Downtime no more

Server clustering and virtualization give users a better road to dependability.

When MLT Vacations scrapped its pricey Sun hardware for a cluster of IBM Linux blade servers to support its Oracle database, it expected to see savings. But the company got something even more: a database environment it truly could depend on 24/7.

That was "icing on the cake," says Chris Corona, manager of systems services for the online provider of travel packages, in Edina, Minn.

Emerging clustering and virtualization technologies can bring high-end capabilities to low-priced, standards-based servers that have been pumped up with performance and reliability improvements. In turn, IT managers get a wider choice when it comes to mapping business  continuity plans. Many, like Corona, are finding that the tools they've selected to make the data center more dynamic - and, interestingly, to cut costs - are creating a more reliable environment to support critical-business processes. Should a failure occur, applications that aren't tied to the hardware on which they run easily can be moved from one virtual server to another or within a cluster.

"When you thought about business continuity, you used to think replicated servers, replicated data and separate physical machines," says Joe Clabby, an analyst with Summit Strategies. "Now you think resource pool."

At International Truck and Engine, a Warrenville, Ill., manufacturer, IT Manager Barry Naber keeps applications running smoothly using VMware's VMotion. This tool lets users move virtual machines among physical servers.

"We brought VMware in for server consolidation and realized it's much bigger than that. It's also business continuity," Naber says. "With VMotion, if one server within our VMware farm is getting hit more heavily than the others, we can move users over to another server unbeknownst to them and allow the application to function without having to take the server down. Before, end users would have experienced an outage."

International Truck and Engine has about 150 VMware partitions running on less than a dozen servers. The company has avoided about $1 million in hardware costs, Naber says.

The tech choices

While VMware, now an EMC company, largely created the virtualization market for x86 servers, others, such as Microsoft, SWsoft and the open source virtualization project Xen, now offer alternatives. IBM, HP and Sun also provide tools to make virtualization and clustering simpler to deploy in enterprise data centers. And clustering tools aimed at making it easier to tie together disparate systems are available from companies such as Emic Networks, Neverfail Group, Penguin Computing, PolyServe and Qlusters.

"What you'll see is more and more integration of all these types of technologies, which lend themselves to more choice and more capabilities within the IT infrastructure for doing business continuity," says Jim Sangster, director of N1 and availability marketing for Sun. "What typically has only been available on mainframe-class systems - well, now we can do it on a cheap little Opteron box."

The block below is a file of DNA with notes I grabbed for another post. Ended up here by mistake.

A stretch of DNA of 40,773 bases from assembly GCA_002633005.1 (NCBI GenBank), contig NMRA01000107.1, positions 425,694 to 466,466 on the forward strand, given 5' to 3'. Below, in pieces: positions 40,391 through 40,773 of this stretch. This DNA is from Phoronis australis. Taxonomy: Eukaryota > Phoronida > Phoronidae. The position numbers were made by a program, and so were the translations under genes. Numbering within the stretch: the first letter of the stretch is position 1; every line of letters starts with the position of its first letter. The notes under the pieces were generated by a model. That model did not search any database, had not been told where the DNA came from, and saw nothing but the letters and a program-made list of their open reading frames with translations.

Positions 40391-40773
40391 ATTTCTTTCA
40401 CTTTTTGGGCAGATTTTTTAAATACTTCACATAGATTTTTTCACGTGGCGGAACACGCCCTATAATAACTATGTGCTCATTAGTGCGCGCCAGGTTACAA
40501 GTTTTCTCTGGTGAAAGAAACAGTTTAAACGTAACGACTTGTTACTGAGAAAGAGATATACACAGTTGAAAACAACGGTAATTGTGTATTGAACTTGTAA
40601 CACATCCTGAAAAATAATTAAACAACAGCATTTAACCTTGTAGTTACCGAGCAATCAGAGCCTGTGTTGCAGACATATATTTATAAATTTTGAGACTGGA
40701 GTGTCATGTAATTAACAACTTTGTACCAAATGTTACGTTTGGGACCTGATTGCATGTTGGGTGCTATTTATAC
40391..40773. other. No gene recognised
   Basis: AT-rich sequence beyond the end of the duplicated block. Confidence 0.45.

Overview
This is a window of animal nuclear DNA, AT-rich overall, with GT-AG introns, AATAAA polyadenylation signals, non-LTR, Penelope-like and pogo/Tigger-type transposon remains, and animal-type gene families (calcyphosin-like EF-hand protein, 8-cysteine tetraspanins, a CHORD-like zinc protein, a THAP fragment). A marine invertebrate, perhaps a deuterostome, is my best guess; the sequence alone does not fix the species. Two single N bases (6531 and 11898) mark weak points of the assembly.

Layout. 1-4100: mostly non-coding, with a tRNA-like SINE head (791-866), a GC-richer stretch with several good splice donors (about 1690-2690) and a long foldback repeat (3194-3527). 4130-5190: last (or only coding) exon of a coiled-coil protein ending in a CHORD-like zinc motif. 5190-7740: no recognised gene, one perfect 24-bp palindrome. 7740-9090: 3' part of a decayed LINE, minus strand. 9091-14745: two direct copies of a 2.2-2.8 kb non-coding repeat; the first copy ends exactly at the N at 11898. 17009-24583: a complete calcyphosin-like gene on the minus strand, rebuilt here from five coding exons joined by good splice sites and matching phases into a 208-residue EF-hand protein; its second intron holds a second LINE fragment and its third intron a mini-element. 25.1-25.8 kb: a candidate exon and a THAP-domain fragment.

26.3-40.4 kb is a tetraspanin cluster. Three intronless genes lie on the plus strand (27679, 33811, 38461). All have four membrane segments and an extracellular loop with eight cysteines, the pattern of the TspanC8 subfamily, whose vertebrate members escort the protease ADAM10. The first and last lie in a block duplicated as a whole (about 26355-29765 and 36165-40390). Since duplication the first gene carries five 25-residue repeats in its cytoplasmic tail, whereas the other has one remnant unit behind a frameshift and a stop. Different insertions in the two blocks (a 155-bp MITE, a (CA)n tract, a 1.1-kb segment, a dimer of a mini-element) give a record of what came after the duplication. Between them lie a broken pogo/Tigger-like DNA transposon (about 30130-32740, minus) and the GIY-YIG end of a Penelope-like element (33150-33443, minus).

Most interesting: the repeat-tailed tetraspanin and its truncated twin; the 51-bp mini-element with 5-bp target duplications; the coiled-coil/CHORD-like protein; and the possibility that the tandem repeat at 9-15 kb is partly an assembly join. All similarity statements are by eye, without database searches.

The move to Linux and Intel-based systems is expected to save MLT Vacations as much as $1 million over the next five years, Corona says. Maybe more importantly, with the Linux-based cluster, which uses PolyServe on the back end to manage the distribution of data across the server nodes, the company says it hopes eventually to eliminate downtime altogether.

"The way things worked before, if we had an outage in a database server, we were probably looking at anywhere from two to four hours of downtime," Corona says. "Now, as long as there is one node up and running, getting back online takes as long as it does to restart the application, which can be done remotely in about 15 minutes." During the next year, Corona plans to make the reservation application cluster-aware "so it can reconnect on failure," he says.

The need to reconnect upon failure is what led online mail order pharmacy to clustering on low-cost Linux servers, says Curtis Anderson, IT director at the Winnipeg, Manitoba, company. As a Microsoft user, the company had faced outages weekly. Today, it uses Emic's high-availability clustering software to keep Linux applications up and running.

"We didn't really have a business-continuity plan before we brought in the cluster," Anderson says. Downtime was costing about $50,000 per week, he says.

"Now that the application is distributed across multiple nodes and clustered, it gives you more options" when it comes to business continuity, Anderson says.

Wayne McDilda, senior security analyst for Mirage Networks in Austin, Texas, and a member of HP's Encompass user group, says IT managers looking for options are zeroing in on these new virtualization and clustering technologies as they move toward utility computing.

"As different platforms evolve and become more mature, the focus on the hardware and applications is de-emphasized," he says. "You're more focused on the actual business you're trying to conduct and therefore the continuity of that business. ... You no longer care what's in the background, you just need that business service to be available."

Copyright © 2005 IDG Communications, Inc.

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